Studies consistently show that reporters and even editors are more likely to lean to the left. As the Columbia Journalism Review article accurately notes, 28% of reporters identify as Democrats, while only 7% identify as Republicans. A total of 50% identify as independents, which might be good. We’re not really sure, because even independents usually have a bias in one direction or another. Regardless, the fact that four times as many identify as Democrats shows that we have a real bias in the news industry.
- The media outlets with a subtle bias are the most dangerous, not the ones with an obvious ones. (For example, NPR, the Economist, and AP have a subtle bias.)
InfoWars is obviously biased. Articles that claim that someone “destroyed” someone else are obviously biased. The New York Times editorial page obviously has a liberal bias, and it is proud to say so. Meanwhile, The Wall Street Journal editorial board is staunchly conservative.
The problem isn’t with the overtly biased news sources, such as The Huffington Post or Breitbart, which both claim to have their own biases. (As a side note, the fact that the Ad Fuentes Media chart shows the Huffington Post as much higher than Breitbart on the reliability chart is downright laughable. HuffPost.com doesn’t even try to be unbiased or factual. It has been downright activist, and to their credit they admit it.)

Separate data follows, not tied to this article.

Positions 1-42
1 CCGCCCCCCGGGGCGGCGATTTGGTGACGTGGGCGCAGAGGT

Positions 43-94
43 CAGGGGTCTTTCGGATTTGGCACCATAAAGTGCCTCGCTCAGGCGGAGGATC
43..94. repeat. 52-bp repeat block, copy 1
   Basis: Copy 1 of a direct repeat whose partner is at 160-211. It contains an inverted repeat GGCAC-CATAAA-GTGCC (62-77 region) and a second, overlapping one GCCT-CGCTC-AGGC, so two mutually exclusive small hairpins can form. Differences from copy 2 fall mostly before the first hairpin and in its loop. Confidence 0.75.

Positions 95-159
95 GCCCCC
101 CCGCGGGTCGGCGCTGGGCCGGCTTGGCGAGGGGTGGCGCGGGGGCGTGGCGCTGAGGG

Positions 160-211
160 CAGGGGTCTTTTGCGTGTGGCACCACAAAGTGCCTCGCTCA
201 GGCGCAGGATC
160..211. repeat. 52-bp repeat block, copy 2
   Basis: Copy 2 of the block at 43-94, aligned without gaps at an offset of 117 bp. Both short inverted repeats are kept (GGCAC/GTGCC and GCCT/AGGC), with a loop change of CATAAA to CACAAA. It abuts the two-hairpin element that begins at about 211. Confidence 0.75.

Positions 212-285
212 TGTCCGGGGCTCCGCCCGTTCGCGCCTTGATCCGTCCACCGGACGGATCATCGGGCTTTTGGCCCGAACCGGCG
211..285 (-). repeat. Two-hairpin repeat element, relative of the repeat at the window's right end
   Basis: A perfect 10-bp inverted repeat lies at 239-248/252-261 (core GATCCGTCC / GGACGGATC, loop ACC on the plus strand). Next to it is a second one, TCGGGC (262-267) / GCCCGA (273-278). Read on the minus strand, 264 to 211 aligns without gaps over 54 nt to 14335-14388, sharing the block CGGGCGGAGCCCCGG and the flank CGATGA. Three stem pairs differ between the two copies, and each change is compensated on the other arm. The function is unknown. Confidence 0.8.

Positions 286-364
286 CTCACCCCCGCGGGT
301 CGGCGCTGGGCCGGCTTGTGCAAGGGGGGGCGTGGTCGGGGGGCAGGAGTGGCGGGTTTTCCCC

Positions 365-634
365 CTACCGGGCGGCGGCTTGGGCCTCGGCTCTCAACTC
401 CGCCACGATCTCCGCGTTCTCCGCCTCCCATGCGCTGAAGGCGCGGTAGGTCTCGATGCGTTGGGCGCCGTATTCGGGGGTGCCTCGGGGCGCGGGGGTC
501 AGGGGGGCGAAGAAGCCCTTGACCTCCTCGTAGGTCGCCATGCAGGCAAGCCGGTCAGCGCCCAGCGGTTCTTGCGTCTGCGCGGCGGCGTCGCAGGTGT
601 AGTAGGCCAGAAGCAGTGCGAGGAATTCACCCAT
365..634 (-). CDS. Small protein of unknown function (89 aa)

The media outlets that pretend to be unbiased or who can’t even tell they have a bias are the most dangerous.
You can see subtle bias in the news articles of the Associated Press.
You can find the subtlety in the way NPR reporters ask questions or promote certain stories.
You can find the subtlety in the way news articles will write the headlines or use certain verb choice.
You can find the bias in what media outlets choose to write about.
The most dangerous ones are those at the top, such as The New York Times.
The Times is benefitting from its reputation as the country’s “newspaper of record.” But a look behind the curtain shows how dangerous it is becoming.
“A new consensus has emerged in the press, but perhaps especially at this paper: that truth isn’t a process of collective discovery, but an orthodoxy already known to an enlightened few whose job is to inform everyone else,” former New York Times reporter Bari Weiss wrote in her resignation letter.
The New York Times has a bias and often even condescends to those who don’t agree with the prevailing orthodoxy.
This is what the Ad Fuentes chart doesn’t seem to understand in its attempt at oversimplicity: you often need different perspectives.
“Stories are chosen and told in a way to satisfy the narrowest of audiences, rather than to allow a curious public to read about the world and then draw their own conclusions,” Weiss writes.
“A curious public.” What a novel idea. We need a curious public. We need a public that questions the prevailing wisdom. We need upstart websites that challenge the long-standing publications such as The New York Times. We need different ideas and different perspectives.
We need to know how to ask questions.
And we most certainly should not be viewing publications as monoliths the way Ad Fuentes Media does.
But all this takes much more discernment.
And this is discernment that the Ad Fuentes Media chart doesn’t seem to have.